In the hybrid music system disclosed in the Japan Utility Model Application laid-open, the finger sensors are implemented by switches, and the switches are provided on the outer surface of the tubular saxophone body. Arms are fitted to the levers of key mechanism, and the switches are changed between on-state and off-state by means of the arms. If the key, shaft, arm, tone hole and switch are appropriately arranged on the tubular saxophone body, the switch is changed between the on-state and the off-state at the timing at which the tone hole is just closed with the key and at the timing at which the key is just spaced from the tone hole. However, there is a possibility that the relative position among the key, shaft, arm, switch and tone hole is unintentionally varied. When the relative position is varied, the switch may be changed before the tone hole is imperfectly closed with the key, or the switch may not be changed under the condition that the tone hole is closed with the key. Thus, the switches are not reliable.

Pieces of magnet and Hall-effect elements form the key sensors in the Japan Patent Application laid-open, and the distance between the pieces of magnet and Hall-effect elements is continuously converted to the electric signals. Therefore, it is easily automatically to calibrate the key sensors, and the relative position between the tone holes and the keys are precisely determinable on the basis of the basis of the calibrated relation between the potential level of the detecting signals. However, a problem is encountered in the prior art saxophone in the location of key sensors on the tubular body of hybrid saxophone. In the Japan Patent Application laid-open, the pieces of magnet are directly secured to the component parts of key mechanism such as levers, and the Hall-effect elements are opposed to the pieces of magnet on the surface of the tubular body. In this arrangement, the manufacturer can not always make the key sensors monitor the most appropriate component parts of the key mechanism, because the component parts of key mechanism are arranged on and over the surface of tubular body at high density. When any space is not found in the vicinity of the most appropriate component part, the manufacturer must abandon the monitoring on the most appropriate component part, and look for the second best component part. Thus, the fingering on the key mechanism is not monitored through the most appropriate component parts in the prior art hybrid saxophone, and the pieces of performance data expressing the fingering are less reliable. For this reason, there is a possibility to produce the electronic tones at the pitch different from that intended by the player.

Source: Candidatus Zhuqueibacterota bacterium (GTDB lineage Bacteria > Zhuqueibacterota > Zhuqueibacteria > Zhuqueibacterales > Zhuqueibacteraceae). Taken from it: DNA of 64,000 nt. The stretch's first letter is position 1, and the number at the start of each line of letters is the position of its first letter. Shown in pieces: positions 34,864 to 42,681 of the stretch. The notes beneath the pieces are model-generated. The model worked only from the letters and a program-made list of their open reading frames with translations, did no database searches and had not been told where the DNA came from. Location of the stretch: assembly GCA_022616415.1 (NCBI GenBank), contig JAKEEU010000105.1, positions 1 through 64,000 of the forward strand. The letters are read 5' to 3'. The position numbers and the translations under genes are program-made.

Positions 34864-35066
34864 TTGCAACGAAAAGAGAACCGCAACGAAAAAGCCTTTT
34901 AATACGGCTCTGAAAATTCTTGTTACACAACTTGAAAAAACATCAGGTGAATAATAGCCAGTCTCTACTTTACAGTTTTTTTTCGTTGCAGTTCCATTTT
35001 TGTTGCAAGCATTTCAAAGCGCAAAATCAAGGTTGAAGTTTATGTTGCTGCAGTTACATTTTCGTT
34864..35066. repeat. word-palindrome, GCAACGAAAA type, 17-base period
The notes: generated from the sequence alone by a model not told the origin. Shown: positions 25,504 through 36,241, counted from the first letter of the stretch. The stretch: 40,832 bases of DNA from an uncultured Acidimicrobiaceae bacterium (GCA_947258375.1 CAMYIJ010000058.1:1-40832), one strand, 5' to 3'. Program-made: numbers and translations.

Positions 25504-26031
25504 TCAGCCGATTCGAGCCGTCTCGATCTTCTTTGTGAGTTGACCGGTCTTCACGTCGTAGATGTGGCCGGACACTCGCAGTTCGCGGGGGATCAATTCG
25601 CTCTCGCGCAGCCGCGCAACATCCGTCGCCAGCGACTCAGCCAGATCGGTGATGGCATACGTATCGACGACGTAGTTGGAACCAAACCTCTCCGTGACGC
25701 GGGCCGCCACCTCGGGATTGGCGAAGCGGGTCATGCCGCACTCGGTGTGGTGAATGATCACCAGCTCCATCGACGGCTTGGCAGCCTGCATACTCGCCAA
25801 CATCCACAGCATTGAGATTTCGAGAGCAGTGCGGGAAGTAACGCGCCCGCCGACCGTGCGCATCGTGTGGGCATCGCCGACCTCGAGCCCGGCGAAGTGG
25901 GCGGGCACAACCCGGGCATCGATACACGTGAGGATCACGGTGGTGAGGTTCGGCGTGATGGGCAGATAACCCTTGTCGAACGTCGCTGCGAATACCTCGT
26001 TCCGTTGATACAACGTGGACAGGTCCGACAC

SUMMARY OF THE INVENTION

It is therefore an important object of the present invention to provide a hybrid wind musical instrument, which makes it possible to produces electronic tones at the pitch intended by a player.

It is also an important object of the present invention to provide an electric system, which is incorporated in the hybrid wind musical instrument.

To accomplish the object, the present invention proposes to transmit the movements of component parts of a key mechanism to movable parts of sensors through driven parts.

In accordance with one aspect of the present invention, there is provided a hybrid wind musical instrument for selectively producing acoustic tones and electric tones comprising a tubular instrument body defining a vibratory column of air therein, a wind inlet piece connected to the tubular instrument body and blown by the player for vibrations of the vibratory column of air, a key mechanism provided on a surface of the tubular instrument body and including plural component parts selectively driven by a player for specifying a pitch of the acoustic tones and a pitch of the electric tones, and an electric system including first sensors monitoring movements of selected ones of the plural component parts and having respective movable parts and respective stationary parts so as to produce first detecting signals representative of pieces of performance data through relative motion between the movable parts and the stationary parts, second sensors monitoring the blow into the wind inlet piece for producing second detecting signals representative of other pieces of performance data, driven parts connected to the selected ones of the component parts and retaining the movable parts so that the movable parts are moved in the vicinity of the stationary parts and a control unit connected to the first sensors and the second sensors for producing an electric signal representative of the electric tones to be produced on the basis of the pieces of performance data and the other pieces of performance data.

In accordance with another aspect of the present invention, there is provided an electric system for a hybrid wind musical instrument including a tubular instrument body, a wind inlet piece and a key mechanism, and the electric system comprises first sensors monitoring movements of selected ones of component parts of the key mechanism and having respective movable parts and respective stationary parts so as to produce first detecting signals representative of pieces of performance data through relative motion between the movable parts and the stationary parts, second sensors monitoring blow into the wind inlet piece for producing second detecting signals representative of other pieces of performance data, driven parts connected to the selected ones of the component parts and retaining the movable parts so that the movable parts are moved in the vicinity of the stationary parts and a control unit connected to the first sensors and the second sensors for producing an electric signal representative of the electric tones to be produced on the basis of the pieces of performance data and the other pieces of performance data.